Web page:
Pity Party Postal Workers
Even on one job I had to cope with poor mail service. Decades ago, I did customer service for a company that did its biggest business during the Christmas season. One customer called to complain that her post office had decided to return all parcel post boxes to the companies instead of delivering them to their customers. Yes, you read that correctly. The post office decided to return all parcel post packages to the companies instead of delivering them to customers for Christmas. Apparently, the idea of doing the work of their jobs was just too much for those postal workers. How many Chrismas parties and Christmas mornings did that post office pity party ruin?
Twin Post Office Pity Parties?
Many years ago, I was standing in line at the post office in the village three miles away when I heard an incredible complaint. A woman had delivered postcard invitations for a big wedding anniversary party to that village post office. Half of the postcards never arrived. The half that did arrive had the postmark from the small city 15 miles away. The only way for those postcards to get from the village post office to the small city post office was for a village postal worker to deliver the postcards to the small city post office. Pity party! Did the small city postal workers have a twin pity party and decide to toss half of the postcards? Did twin post office pity parties ruin a big wedding anniversary party?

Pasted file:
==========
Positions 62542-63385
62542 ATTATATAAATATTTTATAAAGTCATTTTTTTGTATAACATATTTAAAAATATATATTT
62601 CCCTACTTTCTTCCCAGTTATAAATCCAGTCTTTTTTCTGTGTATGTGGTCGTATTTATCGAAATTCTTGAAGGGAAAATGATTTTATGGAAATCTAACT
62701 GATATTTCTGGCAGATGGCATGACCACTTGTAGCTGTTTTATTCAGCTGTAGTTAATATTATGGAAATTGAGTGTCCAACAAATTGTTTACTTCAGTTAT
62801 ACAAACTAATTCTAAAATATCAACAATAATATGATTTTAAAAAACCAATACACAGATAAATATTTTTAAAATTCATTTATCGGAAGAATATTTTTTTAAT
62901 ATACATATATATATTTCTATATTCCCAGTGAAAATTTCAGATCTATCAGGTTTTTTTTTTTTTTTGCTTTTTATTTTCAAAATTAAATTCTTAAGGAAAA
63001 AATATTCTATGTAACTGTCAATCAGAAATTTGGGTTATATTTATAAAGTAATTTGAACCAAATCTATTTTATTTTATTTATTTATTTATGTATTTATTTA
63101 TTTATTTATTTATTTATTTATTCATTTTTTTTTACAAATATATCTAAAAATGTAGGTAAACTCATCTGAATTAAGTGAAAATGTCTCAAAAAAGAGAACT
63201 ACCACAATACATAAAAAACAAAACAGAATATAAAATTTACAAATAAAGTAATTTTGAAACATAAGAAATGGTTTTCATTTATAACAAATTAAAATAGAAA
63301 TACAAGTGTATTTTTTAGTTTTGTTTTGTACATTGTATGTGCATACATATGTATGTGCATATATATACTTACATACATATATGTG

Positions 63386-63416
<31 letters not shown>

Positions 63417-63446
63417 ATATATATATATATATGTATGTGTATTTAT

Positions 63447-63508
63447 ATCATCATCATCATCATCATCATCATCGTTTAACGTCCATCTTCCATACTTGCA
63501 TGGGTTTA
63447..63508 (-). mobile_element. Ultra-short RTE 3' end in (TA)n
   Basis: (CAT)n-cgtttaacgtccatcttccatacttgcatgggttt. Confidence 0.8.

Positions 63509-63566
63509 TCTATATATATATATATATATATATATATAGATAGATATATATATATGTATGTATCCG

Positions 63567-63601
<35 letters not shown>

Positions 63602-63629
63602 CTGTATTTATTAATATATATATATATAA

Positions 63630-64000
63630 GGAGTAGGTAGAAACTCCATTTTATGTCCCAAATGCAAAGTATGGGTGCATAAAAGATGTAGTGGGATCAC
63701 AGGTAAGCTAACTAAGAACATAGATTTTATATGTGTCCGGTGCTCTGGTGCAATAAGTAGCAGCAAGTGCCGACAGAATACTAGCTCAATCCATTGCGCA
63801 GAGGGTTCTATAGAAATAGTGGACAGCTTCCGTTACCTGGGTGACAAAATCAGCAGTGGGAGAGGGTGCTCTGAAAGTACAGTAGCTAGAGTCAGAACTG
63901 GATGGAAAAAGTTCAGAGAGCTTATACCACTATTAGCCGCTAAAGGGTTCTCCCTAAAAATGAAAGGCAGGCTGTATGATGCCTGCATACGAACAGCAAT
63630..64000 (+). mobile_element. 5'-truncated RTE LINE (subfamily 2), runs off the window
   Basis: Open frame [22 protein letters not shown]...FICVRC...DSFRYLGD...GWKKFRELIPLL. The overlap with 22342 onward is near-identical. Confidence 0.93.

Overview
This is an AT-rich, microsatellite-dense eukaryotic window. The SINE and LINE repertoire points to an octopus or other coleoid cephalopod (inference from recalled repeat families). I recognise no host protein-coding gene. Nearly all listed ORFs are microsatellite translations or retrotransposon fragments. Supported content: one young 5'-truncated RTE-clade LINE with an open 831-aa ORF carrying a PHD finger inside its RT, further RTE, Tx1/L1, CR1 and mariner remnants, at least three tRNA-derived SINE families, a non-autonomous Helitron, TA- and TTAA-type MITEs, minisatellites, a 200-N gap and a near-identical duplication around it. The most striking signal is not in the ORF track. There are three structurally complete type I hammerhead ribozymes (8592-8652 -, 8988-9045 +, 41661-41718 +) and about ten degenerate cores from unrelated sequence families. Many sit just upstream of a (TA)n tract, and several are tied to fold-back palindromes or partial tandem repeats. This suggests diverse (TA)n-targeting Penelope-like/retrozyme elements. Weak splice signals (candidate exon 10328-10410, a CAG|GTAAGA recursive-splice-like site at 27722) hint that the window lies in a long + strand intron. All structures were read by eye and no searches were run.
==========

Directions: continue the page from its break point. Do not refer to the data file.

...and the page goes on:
The Icelandic Model For Postal Delivery
Contrast pussyfooting U.S. postal workers with productive Icelandic postal workers.
“Letter Sent to Iceland with Hand-Drawn Map Instead of Address Actually Arrives at Destination”
My Modern Met
September 1, 2016
The U.S. Postal Service Could Get It Right
I have a hint for the U.S. Postal Service. They should use the technique the late Ken Hendricks (ABC Supply) used to become a billionaire. When Hendricks considered buying a business, he spent as little time as possible listening to the executives. This was Hendricks advice:
“Walk in the back room and talk to the warehouse guy or the forklift operator and say, ‘If you were running this business, what would you do differently?” says Hendricks. “I guarantee if you fixed what they tell you, 95 percent of the time that would be a successful business. These guys hit it on the head all the time. But management never asks them.”
Is the Postmaster General going to be as smart as billionaire Ken Hendricks?
“How To Buy A Business”
Inc Magazine Staff
December 1, 2006
Your Turn To Speak Up
Please join me in holding the U.S. Postal Service accountable for both its problems and its prices. Go to one of the links below to give your responses to #PaulaPolls1. I will keep reposting #PaulaPolls1 on Facebook, LinkedIn, and Twitter until I get a combined 1000 responses.
Paula M. Kramer
Resource Rock Star
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Posts on this blog alternate with posts at the link below. Posts for both blogs are published on Wednesdays as they are ready to be published. Time between posts could be weeks.